Opponents criticize CAFTA agreement

By DAR HADDIX, UPI Correspondent

WASHINGTON, Dec. 17 (UPI) -- Opponents of the Central American Free Trade Agreement criticized the proposed agreement as damaging to Central American economies, workers' rights and prescription drug access as official talks concluded on Wednesday.

Countries involved in negotiations for a regional trade agreement with the United States included Costa Rica, El Salvador, Guatemala, Honduras and Nicaragua. Costa Rica walked out of the talks on Tuesday, but has the option of reentering the pact, according to a statement from the U.S. Chamber of Commerce, the business association. The agreement will have to be approved by Congress and the Central American countries' governments before it can take effect.


"A lot of people are going to lose their land," because of U.S. subsidized crops, Tom Ricker of social justice organization the Quixote Center told United Press International. Farmers who grow crops "critical for the local economy," such as corn and rice, are "not going to be able to compete with U.S. subsidies," he said.


Ricker and others also criticized what they claimed was the secrecy of the talks as well as the tone. "A lot of pressure has been put on governments in Central America to do what the U.S. wants," Ricker told UPI.

John Murphy, vice president for Western Hemisphere Affairs at the U.S Chamber of Commerce, said the agreement would include safeguard measures against import surges that might damage local economies.

Murphy said that though there would be "shifts in production," he added, "In the net, it's a huge win -- free trade agreements have consistently created opportunities."

As for the complaints against secrecy, "The negotiations have been open," Murphy said. "The U.S negotiators have made a point of meeting with groups publicly and privately."

Elizabeth Drake, an international policy analyst for union organization the AFL-CIO, said that the agreement would weaken workers' rights. "The only thing the agreement requires is that countries enforce their own laws," which often aren't adequate, she told United Press International. Employee firings and even murders have resulted from attempts to unionize in Central American countries, and the agreement would "allow that situation to continue," she added.

"There is no political will in Central America to bring labor laws into compliance with international standards, to punish violators, or to proactively enforce those laws that are on the books," the AFL-CIO said in a statement.


American countries could also suffer under the agreement, she told UPI. For example, under NAFTA, companies have threatened workers if they tried to unionize, saying that they would move to Mexico, she said.

But though there are "shortcomings" in El Salvador and Nicaragua, the International Labor Organization found the labor laws in the five countries involved in the talks "pretty good," the chamber's Murphy said.

However, Murphy conceded that "enforcement is an issue," and that new resources would be dedicated to enforcing labor laws.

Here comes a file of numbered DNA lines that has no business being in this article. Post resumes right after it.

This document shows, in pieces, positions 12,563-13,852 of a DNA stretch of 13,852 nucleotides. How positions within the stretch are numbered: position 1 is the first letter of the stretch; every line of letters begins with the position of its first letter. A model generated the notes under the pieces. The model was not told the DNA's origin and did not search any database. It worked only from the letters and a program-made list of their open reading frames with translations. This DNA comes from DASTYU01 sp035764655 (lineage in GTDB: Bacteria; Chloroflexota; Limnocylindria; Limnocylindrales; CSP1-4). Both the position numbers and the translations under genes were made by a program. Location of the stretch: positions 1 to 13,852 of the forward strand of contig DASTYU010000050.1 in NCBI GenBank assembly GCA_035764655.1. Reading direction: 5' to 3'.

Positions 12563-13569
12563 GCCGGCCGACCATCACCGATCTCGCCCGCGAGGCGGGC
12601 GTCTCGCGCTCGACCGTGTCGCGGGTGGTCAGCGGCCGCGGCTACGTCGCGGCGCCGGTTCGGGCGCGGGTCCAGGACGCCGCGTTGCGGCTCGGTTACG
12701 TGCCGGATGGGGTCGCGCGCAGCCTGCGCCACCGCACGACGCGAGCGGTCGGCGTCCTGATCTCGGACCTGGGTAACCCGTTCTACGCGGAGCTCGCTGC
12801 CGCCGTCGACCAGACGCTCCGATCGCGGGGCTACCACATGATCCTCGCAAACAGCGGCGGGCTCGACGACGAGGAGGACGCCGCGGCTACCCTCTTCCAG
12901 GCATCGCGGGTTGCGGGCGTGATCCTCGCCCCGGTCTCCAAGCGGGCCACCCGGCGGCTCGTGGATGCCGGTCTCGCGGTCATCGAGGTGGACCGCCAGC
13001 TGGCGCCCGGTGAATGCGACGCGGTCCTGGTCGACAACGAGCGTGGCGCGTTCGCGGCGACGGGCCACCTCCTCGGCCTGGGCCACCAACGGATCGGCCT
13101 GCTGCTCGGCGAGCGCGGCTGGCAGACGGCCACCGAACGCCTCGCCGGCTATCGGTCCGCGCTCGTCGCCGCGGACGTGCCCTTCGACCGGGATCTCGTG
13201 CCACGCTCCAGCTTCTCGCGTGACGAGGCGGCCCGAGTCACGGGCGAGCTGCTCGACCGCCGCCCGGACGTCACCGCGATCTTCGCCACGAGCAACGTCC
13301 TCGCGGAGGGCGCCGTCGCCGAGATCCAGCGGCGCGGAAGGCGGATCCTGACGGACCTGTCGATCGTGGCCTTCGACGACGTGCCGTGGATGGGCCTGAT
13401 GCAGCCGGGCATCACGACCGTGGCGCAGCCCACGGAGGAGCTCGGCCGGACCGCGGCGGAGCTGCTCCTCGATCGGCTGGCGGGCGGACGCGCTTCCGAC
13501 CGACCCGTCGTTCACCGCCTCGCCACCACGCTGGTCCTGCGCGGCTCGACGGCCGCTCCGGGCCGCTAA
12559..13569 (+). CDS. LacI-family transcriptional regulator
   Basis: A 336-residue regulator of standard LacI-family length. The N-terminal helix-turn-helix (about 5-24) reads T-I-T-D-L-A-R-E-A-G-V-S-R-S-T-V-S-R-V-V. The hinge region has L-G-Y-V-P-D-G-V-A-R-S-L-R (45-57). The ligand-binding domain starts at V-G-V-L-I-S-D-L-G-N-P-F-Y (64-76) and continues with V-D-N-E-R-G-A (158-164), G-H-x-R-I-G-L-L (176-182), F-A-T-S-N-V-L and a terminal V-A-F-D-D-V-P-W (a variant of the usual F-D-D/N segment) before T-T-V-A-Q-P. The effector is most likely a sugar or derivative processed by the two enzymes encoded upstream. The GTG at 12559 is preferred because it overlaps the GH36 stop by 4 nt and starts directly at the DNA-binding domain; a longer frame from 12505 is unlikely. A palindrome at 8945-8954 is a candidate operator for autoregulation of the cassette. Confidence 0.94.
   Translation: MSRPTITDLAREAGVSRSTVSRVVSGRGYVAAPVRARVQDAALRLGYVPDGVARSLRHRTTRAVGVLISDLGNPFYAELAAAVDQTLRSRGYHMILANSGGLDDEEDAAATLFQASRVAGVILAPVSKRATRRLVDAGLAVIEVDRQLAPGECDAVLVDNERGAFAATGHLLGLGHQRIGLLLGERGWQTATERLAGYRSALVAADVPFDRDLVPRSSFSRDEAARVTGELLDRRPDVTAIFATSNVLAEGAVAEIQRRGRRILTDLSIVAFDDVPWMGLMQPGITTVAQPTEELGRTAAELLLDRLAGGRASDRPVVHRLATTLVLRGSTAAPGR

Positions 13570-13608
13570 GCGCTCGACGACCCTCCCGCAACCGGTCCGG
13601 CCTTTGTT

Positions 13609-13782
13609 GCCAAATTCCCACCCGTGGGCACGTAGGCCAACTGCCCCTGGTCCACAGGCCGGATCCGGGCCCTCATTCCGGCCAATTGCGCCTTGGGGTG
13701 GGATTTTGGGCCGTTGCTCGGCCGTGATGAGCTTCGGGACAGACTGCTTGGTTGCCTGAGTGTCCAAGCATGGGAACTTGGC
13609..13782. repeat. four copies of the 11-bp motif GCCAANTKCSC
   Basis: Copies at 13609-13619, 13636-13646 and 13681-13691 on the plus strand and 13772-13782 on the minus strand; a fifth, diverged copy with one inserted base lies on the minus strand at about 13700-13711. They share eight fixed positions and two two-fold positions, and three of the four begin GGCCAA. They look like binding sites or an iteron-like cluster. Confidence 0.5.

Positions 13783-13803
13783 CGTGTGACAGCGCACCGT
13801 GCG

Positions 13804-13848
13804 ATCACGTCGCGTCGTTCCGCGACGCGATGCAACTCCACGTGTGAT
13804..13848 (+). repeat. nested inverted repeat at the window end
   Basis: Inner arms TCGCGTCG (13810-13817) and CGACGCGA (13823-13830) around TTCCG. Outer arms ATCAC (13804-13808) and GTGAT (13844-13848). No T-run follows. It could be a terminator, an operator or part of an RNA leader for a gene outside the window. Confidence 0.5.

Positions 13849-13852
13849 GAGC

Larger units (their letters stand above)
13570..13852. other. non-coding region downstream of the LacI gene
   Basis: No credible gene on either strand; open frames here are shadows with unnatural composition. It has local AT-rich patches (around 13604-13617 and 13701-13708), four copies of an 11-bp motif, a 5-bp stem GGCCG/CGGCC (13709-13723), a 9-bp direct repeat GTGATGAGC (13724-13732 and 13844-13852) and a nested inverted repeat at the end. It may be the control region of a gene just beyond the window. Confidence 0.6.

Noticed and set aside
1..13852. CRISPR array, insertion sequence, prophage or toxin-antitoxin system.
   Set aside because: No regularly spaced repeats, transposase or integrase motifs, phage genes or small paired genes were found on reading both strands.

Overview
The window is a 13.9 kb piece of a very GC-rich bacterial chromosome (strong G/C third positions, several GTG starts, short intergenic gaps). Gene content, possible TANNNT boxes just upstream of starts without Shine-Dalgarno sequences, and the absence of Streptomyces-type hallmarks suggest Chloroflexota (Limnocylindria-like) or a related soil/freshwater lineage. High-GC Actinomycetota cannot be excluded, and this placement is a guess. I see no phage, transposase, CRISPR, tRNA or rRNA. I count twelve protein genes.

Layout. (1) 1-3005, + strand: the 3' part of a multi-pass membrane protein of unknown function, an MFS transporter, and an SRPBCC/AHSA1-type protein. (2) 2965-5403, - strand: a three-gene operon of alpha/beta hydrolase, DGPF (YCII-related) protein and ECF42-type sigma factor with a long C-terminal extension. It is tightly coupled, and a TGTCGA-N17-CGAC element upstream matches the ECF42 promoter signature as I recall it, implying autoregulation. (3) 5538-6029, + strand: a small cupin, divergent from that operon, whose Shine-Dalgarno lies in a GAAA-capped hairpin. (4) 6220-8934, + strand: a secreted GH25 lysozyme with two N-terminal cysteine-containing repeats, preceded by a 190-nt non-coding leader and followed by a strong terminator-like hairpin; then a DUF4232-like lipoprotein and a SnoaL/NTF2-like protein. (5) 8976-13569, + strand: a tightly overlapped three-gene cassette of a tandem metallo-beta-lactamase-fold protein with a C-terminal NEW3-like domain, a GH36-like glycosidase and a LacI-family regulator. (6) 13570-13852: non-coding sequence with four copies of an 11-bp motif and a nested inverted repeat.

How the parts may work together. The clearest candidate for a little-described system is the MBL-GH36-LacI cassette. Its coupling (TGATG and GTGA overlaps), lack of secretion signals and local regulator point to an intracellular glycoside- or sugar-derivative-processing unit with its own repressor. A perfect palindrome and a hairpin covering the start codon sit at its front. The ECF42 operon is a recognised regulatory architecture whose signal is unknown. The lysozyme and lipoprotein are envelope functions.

Salvador Arias, a member of the El Salvadorian legislative assembly and the leftist FMLN party, said the agreement only benefits the big enterprises, not the "masses" of small and mid-size enterprises, he told United Press International.

CAFTA would "destroy the possibility of economic integration of Central America," he said.

Arias said that the agreement would not do anything to address underdevelopment in Central American countries, would raise unemployment, and would cause a surge in immigration from Central America to the United States, he said.

Arias said he is confident that his political party, the Farabundo Marti National Liberation Front, currently the majority party, will win next year's presidential election to be held in March 2004. "When that happens, we will review the agreement," he said.


Murphy countered that free trade is "especially important for small businesses," since it is easier for big businesses to trade internationally. He said that in the first nine years of NAFTA, the number of small businesses involved in international trade rose from about 100,000 to over 230,000, or 90 percent of those involved in international trade.

The agreement would also limit access to generic drugs by extending patents and enacting new rules requiring new costly research rather than using existing research results, Sharonann Lynch of Health GAP (Global Health Project) said in a statement. This would jeopardize HIV patients, Asia Russell of the same organization explained in Health Gap's statement.

Central America has "much smaller economies" than the United States, according to the Alliance for Responsible Trade, an activist group. The region's per-capita incomes range from about 6,500 in Panama to about 1,800 for Nicaragua, according to the latest Human Index Development Report by the United Nations Development Program.

Murphy said imposing rules and protections for intellectual property would "bring Central America more in line with U.S. law," and would encourage development.

"Canada has about 50 times more investment because it has a business environment and protection for investment that has encouraged dollars to flow into that country," he said.


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